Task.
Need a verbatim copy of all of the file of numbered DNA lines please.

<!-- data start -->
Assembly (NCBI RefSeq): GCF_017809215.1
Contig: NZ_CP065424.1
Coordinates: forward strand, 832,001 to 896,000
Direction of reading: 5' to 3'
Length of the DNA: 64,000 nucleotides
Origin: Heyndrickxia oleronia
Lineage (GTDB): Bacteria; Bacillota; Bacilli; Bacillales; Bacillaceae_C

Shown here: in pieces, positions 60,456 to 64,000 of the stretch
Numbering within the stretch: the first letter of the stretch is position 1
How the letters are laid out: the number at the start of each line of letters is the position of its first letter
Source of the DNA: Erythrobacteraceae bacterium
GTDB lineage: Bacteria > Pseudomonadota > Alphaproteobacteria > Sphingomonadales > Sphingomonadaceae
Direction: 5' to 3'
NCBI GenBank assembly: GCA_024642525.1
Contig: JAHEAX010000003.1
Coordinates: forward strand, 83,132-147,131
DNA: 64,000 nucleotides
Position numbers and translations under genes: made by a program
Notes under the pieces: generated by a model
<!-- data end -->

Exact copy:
Assembly (NCBI RefSeq): GCF_017809215.1
Contig: NZ_CP065424.1
Coordinates: forward strand, 832,001 to 896,000
Direction of reading: 5' to 3'
Length of the DNA: 64,000 nucleotides
Origin: Heyndrickxia oleronia
Lineage (GTDB): Bacteria; Bacillota; Bacilli; Bacillales; Bacillaceae_C

Shown here: in pieces, positions 60,456 to 64,000 of the stretch
Numbering within the stretch: the first letter of the stretch is position 1
How the letters are laid out: the number at the start of each line of letters is the position of its first letter
Source of the DNA: Erythrobacteraceae bacterium
GTDB lineage: Bacteria > Pseudomonadota > Alphaproteobacteria > Sphingomonadales > Sphingomonadaceae
Direction: 5' to 3'
NCBI GenBank assembly: GCA_024642525.1
Contig: JAHEAX010000003.1
Coordinates: forward strand, 83,132-147,131
DNA: 64,000 nucleotides
Position numbers and translations under genes: made by a program
Notes under the pieces: generated by a model